It was recently announced that after years of litigation, news company CNN has agreed to pay over 300 unionized camera operators a total of $76 million. The award was the result of the company terminating the contracts of the unionized employees and hiring replacement employees to do the same work back in 2003.
CNN had a service agreement with its subcontractor, Team Video Services, and replaced the workers without bargaining with the two unions who represented the laid off employees. The company also let former workers know that their work with the subcontractor and membership in a union disqualified them from employment.
In 2008, an ALJ found that CNN was a successor to and joint employer with its subcontractor, and as such, had an obligation to recognize and bargain with the employees’ unions. The ALJ found CNN’s reasons for terminating the contract were pretextual and that it engaged in “blatant discrimination against bargaining unit members.”
The Board agreed with the ALJ, and it also awarded backpay. The case eventually rose to the DC Court of Appeals, where Judge Merrick Garland and future Supreme Court Justice Brett Kavanaugh adopted the majority of the findings of the Board, finding that while the Board misapplied its standards for joint employer status, CNN was a successor to its subcontractor because it did not make a significant change in the essential nature of its business and a majority of CNN’s employees were employed by its subcontractor. The court would have analyzed whether CNN employed workers previously employed by its subcontractor, but because the Board found that CNN refused to rehire those employees due to anti-union animus, it was not required to determine if CNN hired those employees back.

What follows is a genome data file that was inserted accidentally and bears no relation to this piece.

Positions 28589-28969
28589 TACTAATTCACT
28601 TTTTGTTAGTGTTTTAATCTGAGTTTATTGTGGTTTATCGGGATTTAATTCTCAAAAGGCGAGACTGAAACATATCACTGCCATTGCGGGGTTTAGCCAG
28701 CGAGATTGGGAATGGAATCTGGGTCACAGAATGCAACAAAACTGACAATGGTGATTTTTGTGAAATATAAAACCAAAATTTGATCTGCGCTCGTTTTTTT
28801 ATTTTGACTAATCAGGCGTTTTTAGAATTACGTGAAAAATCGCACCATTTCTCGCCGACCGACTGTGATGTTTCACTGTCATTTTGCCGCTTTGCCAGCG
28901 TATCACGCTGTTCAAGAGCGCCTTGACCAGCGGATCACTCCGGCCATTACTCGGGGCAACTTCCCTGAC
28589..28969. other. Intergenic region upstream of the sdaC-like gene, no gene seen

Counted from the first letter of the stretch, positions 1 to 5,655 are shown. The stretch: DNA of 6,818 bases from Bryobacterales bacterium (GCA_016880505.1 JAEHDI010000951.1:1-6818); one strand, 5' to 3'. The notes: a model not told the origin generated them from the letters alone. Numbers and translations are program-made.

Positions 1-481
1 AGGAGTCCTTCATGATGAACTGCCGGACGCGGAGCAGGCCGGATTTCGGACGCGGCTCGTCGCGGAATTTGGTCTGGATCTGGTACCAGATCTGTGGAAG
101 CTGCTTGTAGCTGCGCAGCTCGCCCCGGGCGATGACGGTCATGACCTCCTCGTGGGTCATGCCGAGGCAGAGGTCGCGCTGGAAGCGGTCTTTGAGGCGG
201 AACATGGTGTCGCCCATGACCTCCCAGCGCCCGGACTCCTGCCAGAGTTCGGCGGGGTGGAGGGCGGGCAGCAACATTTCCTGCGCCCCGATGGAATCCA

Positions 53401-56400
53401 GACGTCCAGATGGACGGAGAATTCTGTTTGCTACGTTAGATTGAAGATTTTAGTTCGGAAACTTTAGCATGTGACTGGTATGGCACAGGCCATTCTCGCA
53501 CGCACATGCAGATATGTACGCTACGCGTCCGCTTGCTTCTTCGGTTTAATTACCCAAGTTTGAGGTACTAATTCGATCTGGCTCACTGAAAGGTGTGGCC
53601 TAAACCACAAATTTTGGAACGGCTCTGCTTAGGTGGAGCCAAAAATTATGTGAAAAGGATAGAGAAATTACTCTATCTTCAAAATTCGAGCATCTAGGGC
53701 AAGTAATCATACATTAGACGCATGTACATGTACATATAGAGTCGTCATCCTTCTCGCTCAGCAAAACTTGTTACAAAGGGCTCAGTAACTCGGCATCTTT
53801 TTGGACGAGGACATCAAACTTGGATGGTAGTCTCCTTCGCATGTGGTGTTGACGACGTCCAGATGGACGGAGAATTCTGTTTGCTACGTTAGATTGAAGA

After that, the court remanded the case back to the Board for findings on backpay, based on the wages CNN actually paid its new employees who did the work previously done by its subcontractor’s employees.
Having seen the writing on the wall, CNN agreed to enter into alternative dispute resolution on the back wages for its terminated employees, and arrived at a $76 million settlement for wages and benefits.
While rare, joint/successor employer issues are incredibly complicated, and based on the court’s analysis of this Board decision, the slightest hint of anti-union animus in employment decisions by a successor employer can lead to disastrous results for a company. CNN is now liable for millions of dollars in backpay that it may not have been responsible for had it simply worked with the employees that previously performed work for its subcontractor.
If you or your organization are in a takeover/successor employment situation with a unionized workforce, it is necessary for you to have the right advice when dealing with your new workforce. For this, and all other services pertaining to labor relations, contact the Wiley Law Office, for labor advice that works.